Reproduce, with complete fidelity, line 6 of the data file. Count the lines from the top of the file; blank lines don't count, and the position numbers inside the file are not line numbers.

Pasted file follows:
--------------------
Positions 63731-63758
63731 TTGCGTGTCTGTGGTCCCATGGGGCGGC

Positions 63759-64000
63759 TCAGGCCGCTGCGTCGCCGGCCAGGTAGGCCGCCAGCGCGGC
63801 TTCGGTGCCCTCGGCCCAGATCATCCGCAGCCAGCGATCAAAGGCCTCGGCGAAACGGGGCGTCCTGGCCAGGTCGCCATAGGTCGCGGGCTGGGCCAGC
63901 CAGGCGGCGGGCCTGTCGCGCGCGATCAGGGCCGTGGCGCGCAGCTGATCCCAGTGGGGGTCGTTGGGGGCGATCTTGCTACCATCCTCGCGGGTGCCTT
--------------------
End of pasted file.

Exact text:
63901 CAGGCGGCGGGCCTGTCGCGCGCGATCAGGGCCGTGGCGCGCAGCTGATCCCAGTGGGGGTCGTTGGGGGCGATCTTGCTACCATCCTCGCGGGTGCCTT